Saturday, December 08, 2012

The Musical Advent Calendar - Door Number Eight




Have we all got the hang of the maths by now? It's day eight, so these are our No. 17 albums of the year.
Andy Welch

Father John Misty – Fear Fun (Bella Union) 

I love Fleet Foxes, but no matter how I sing their praises, I’d never try to claim their music was much fun. It can be flat-out depressing at times, even if it does sound very pretty. The same could be said for the solo albums of their drummer Josh Tillman, even if his live shows were peppered with his arid-dry wit. As soon as he left the band and adopted the moniker Father John Misty, something changed. Tillman’s music, particularly his vocals, now high in the mix, sounded confident, and there are genuinely funny moments throughout Fear Fun. He opens 'Nancy From Now On' with requests for another drink, a punch to the face and a name change, while 'I’m Writing A Novel' humorously details what sounds like a drug-induced breakdown “I ran down the road, pants down to my knees, screaming ‘Please come help me, that Canadian Shaman gave a little too much to me’.” I’m looking forward to that book as much as I am his next album.



Matt Collins

Islands - A Sleep and A Forgetting (ANTI) 

Full of good natured humour, Islands have a wonderfully retro vibe about them. Not in that tiresome 60s Adele sort of way, but with 21st century production values to support the clean guitars and crooning lyrics. Opening track 'In a Dream' sums up their stripped back approach and refreshingly wry look at heartbreak. Never has sadness sounded so jaunty. 







Pranam Mavahalli

Minotaur Shock – Orchard (Melodic)


I spent a sunny, lethargic day in August wandering around Manchester, sitting in parks, reading and generally milling about in a relaxed frame of mind. It was a short escape from the daily grind, and this album acted as the perfect soundtrack to my mini odyssey. The record delightfully combines kosmische synths with acoustic prettiness and minimal beats. I must have listened to it about 8 times back-to-back in the space of that day, but oddly haven't touched it since. Perhaps it's because I hold the memory of that day too dearly. Come August, maybe I'll dig it out again...



Ali Mason

Friend of All the World – The Wild (Friend Of All The World)

This is a thoroughly rewarding album, but one that demands patience. Early tracks, like opener ‘Smokestack’ are nice enough, but largely forgettable. In amongst is the album’s standout track. ‘The Heartwood’ is terrific.  It’s a tale of the wearing effect of urban life, quite gloriously at odds with amiability which surrounds it. It seems like a one-off until, thankfully, the record kicks in for real at the midway point with ‘First Snow’ – a song so atmospheric you’ll shiver with cold – then the undeniably creepy slow-build waltz ‘The Dance’.  Cold, night, snow, rain – these are the things the album keeps coming back to, the things that it its character and considerable pull.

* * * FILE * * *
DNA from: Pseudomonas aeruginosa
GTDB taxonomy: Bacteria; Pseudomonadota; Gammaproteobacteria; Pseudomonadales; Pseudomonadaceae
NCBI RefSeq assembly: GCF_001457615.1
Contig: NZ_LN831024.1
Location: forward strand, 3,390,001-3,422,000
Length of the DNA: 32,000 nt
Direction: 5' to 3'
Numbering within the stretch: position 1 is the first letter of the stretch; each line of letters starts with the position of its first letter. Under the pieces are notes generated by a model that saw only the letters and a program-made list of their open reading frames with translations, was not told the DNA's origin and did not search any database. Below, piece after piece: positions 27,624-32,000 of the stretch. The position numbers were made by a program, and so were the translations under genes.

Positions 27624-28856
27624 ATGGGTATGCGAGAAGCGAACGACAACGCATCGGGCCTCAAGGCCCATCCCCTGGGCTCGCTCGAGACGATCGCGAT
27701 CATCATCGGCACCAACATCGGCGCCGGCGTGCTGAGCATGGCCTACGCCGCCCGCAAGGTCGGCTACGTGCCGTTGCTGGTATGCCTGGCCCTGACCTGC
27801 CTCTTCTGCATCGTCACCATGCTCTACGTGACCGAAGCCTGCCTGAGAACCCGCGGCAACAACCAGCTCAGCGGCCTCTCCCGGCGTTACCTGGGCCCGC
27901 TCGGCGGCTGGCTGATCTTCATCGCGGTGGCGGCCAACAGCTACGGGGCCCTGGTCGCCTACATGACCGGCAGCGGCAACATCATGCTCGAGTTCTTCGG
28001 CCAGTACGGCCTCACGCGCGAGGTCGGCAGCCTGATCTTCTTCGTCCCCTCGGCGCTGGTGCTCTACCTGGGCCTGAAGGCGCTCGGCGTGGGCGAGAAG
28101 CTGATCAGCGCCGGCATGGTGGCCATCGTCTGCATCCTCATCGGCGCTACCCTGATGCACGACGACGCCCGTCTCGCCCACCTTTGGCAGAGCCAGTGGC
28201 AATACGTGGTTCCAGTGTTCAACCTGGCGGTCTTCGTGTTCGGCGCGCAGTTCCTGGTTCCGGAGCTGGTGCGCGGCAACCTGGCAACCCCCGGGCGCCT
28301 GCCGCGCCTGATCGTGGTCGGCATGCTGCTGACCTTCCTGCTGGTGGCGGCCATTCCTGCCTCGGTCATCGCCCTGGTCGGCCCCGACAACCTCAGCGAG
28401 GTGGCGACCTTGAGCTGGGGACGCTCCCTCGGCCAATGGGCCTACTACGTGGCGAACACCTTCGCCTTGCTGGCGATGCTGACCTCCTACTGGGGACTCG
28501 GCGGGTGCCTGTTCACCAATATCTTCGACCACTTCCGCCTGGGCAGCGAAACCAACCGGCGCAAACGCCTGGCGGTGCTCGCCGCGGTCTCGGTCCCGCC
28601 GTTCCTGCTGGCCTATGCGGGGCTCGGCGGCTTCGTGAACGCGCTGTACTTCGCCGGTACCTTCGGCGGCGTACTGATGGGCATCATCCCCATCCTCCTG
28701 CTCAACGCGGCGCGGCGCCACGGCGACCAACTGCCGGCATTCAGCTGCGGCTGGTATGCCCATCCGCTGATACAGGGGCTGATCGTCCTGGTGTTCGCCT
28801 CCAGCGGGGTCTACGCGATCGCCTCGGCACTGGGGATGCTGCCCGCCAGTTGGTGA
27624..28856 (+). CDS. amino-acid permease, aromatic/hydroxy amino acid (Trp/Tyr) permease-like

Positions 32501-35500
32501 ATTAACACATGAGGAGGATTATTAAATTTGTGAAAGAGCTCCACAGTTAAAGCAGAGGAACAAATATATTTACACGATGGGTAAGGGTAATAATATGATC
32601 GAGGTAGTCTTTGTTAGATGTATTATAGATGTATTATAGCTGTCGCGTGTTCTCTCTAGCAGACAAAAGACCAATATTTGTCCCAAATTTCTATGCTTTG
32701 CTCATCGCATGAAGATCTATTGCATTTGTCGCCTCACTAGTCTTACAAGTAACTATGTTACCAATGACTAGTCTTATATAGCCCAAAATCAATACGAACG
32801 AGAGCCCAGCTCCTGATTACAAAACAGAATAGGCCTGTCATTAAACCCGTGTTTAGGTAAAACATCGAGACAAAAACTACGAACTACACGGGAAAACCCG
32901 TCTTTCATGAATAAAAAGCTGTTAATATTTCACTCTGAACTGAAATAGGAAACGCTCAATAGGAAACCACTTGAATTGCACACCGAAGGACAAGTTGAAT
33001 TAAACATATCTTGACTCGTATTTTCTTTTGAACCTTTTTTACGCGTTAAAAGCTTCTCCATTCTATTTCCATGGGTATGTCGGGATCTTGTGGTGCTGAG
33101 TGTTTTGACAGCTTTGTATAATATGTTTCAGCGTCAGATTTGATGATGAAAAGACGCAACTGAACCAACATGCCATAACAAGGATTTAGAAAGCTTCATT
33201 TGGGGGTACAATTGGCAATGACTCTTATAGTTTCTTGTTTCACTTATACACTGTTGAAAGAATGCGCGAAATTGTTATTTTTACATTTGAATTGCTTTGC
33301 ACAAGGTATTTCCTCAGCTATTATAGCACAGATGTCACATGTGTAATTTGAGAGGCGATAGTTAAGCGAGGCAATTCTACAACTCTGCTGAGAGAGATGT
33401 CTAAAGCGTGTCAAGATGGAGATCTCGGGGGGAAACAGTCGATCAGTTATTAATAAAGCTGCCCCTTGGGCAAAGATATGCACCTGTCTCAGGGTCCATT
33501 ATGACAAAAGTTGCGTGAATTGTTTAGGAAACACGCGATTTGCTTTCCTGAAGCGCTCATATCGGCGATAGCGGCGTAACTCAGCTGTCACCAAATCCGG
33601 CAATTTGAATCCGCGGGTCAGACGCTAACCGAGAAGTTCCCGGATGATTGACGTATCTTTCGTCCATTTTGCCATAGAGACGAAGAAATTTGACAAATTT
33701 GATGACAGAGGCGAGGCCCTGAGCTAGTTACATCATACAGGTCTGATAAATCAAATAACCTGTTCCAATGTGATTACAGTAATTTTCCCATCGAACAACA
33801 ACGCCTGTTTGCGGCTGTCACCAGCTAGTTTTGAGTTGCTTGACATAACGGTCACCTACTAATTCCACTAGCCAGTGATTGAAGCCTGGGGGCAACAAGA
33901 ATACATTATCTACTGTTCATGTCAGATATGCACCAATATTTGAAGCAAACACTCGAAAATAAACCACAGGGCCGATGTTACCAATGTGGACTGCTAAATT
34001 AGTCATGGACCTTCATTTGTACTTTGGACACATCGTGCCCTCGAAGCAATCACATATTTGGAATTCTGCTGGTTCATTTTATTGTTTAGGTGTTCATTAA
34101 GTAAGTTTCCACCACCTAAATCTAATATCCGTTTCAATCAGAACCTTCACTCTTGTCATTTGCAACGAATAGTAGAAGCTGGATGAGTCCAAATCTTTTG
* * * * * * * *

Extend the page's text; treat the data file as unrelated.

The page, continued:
Guy Atkinson

Everyone Everywhere - Everyone Everywhere (Self Released) 

The mid-90s emo revival is showing no signs of slowing down, which is great news for Everyone Everywhere who will hopefully receive the acclaim they deserve after two wonderfully crafted albums. This sparkling effort wears the band's influences on its sleeve, but when those influences are 'The Promise Ring', 'Minus the Bear' and 'American Football', why the hell shouldn't they?






Dom Farrell

Smoke Fairies – The Three of Us (V2)

Eschewing the Home Counties splendour of 2010’s magnificent Through Low Light and Trees, the Smoke Fairies claimed Blood Speaks to be their record of the industrial city. It is certainly a tougher-sounding album, a fact never better evidenced than by the careering slide guitar assault of lead single ‘The Three of Us’. Fear not, all the ingredients that made you love this band in the first place are still there – the gorgeous vocals, the haunting melodies and that delicious meeting point between English folk and American blues.




Ian Parker

Dr John - Locked Down (Nonesuch)



Dr John never went away, but Locked Down almost had the 'comeback' feel of the many collaborations we've seen between veteran musicians and younger producers who find them a fresh audience. Working with the Black Keys' Dan Auerbach - a man with a work ethic second only to Jack White when it comes to side projects - ol' Mac Rebennack revisited the sound of his classic Nite Tripper records of 40 years ago. Bluesy, funky, relentless, this is some of the best music Dr John has produced in decades.




Rory Dollard

Perfume Genius - Put Your Back N 2 It (Organs)

What's the opposite of easy listening? Uneasy listening? Awkward listening? No, it's Perfume Genius. Mike Hadreas hinted at his ability to unnerve listeners on his 2010 debut and here delivers in full. Lyrically he is ruthlessly open, and the sparsity of his arrangements amp the emotive qualities up to an almost uncomfortable level. But it is so heartfelt and so nakedly honest that it really hits home.





Steve Pill

Errors – “Have Some Faith In Magic” (Rock Action)

If this album were a magic trick, it would be a spectacular, Las Vegas-style finale, performed at the end of a set in which the audience have oohed and ahhed throughout. Taking the crowd with them every step of the way, the trick is full of twists and turns, and a lack of obvious theatrics or easy claps. It's a high-wire performance with no irritating narration, more Teller than Penn, just gradually tweaking expectations and engrossing you further.





John Skilbeck

Cloud Nothings – Attack On Memory (Wichita)


Such a Steve Albini record. Drums clatter and clang, guitars spin, swerve and squeal like race cars, and rising above the chaos, the burning rubber and the irresistible hooks is the reedy voice of Dylan Baldi. Under control on record. Live, they're feral.






1 comment:

  1. A resounding win for Cloud Nothings today.

    ReplyDelete